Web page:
A close shave with ‘delayed-flights-and-missed-connecting-flights’ later, I landed on Goan soil. As luck would have it, Pali’s flight had landed moments ago and was hitched to the jet bridge right next door. The sight of that elfin face was more than enough to make me believe that this trip was going to be fantastic. During the 2 hour cab ride to the ‘yoga-retreat’ that Pali had supposedly cherry-picked for us, we shared tales of eccentric bosses, kooky co-workers and other bizarre events and people that had coloured our lives lately.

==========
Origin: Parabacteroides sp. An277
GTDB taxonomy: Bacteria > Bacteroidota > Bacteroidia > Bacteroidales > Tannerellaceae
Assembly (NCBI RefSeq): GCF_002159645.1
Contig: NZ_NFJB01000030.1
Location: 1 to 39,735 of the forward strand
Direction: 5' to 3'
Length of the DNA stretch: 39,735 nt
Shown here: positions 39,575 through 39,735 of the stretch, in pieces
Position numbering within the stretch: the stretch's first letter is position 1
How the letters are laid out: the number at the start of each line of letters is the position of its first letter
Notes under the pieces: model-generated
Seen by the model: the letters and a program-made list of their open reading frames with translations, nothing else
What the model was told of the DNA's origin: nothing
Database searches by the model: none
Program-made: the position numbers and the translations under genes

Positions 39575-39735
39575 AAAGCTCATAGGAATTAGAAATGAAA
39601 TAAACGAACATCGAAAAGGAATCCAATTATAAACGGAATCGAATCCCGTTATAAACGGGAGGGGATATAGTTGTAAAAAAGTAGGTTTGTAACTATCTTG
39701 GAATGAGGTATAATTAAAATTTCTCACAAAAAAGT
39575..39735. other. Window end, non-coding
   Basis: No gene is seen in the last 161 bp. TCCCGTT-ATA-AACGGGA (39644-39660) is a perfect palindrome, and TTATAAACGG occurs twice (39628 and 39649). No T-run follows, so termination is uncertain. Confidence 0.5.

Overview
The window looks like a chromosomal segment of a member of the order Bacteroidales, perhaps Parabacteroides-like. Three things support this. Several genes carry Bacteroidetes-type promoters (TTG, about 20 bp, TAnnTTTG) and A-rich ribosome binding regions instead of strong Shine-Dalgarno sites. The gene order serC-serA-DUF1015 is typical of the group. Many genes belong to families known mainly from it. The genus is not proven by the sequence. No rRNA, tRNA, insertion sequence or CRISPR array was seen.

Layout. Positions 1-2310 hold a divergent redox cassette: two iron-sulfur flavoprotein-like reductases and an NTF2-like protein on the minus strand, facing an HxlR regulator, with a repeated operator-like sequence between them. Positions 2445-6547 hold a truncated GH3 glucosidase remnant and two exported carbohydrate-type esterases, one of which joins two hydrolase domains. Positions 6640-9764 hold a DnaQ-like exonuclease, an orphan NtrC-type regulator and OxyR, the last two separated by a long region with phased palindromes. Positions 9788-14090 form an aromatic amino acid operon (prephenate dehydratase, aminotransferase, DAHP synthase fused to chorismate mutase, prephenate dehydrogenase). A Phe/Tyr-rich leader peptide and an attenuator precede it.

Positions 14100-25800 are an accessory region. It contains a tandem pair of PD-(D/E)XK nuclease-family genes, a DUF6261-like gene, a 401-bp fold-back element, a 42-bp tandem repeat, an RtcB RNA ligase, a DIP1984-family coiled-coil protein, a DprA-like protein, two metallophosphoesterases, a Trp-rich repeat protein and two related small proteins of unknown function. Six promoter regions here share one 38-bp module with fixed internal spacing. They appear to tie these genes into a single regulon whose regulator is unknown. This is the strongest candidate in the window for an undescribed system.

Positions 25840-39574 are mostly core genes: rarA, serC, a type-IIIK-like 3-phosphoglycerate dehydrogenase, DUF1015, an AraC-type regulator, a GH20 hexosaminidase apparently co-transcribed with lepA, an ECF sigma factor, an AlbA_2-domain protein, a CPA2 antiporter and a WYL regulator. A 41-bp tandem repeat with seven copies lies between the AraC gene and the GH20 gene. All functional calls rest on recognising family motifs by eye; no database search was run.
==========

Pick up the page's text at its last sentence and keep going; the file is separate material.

A metallic voice on the GPS chimed - "You have reached your destination". As we resurfaced from a haze of banter, it dawned on us that our cab driver had offloaded us in the middle of what looked like a dense forest with nothing but thick green foliage, zig-zag trails in the sand resembling snake tracks and a bunch of stray dogs lounging in the shade. A signboard with two arrows pointing in opposite directions made it quite impossible to figure out the location of our lodging. Much scouting brought us to a dirt track bejewelled by scorched cow dung cakes and dog excrement. At the other end of this track we found an insipid version of the resort that we had approved and reserved online. We also found an amused Joti and a very furious Tashi ma’am with her hands on her hips and imaginary smoke curling out of her nostrils and ears.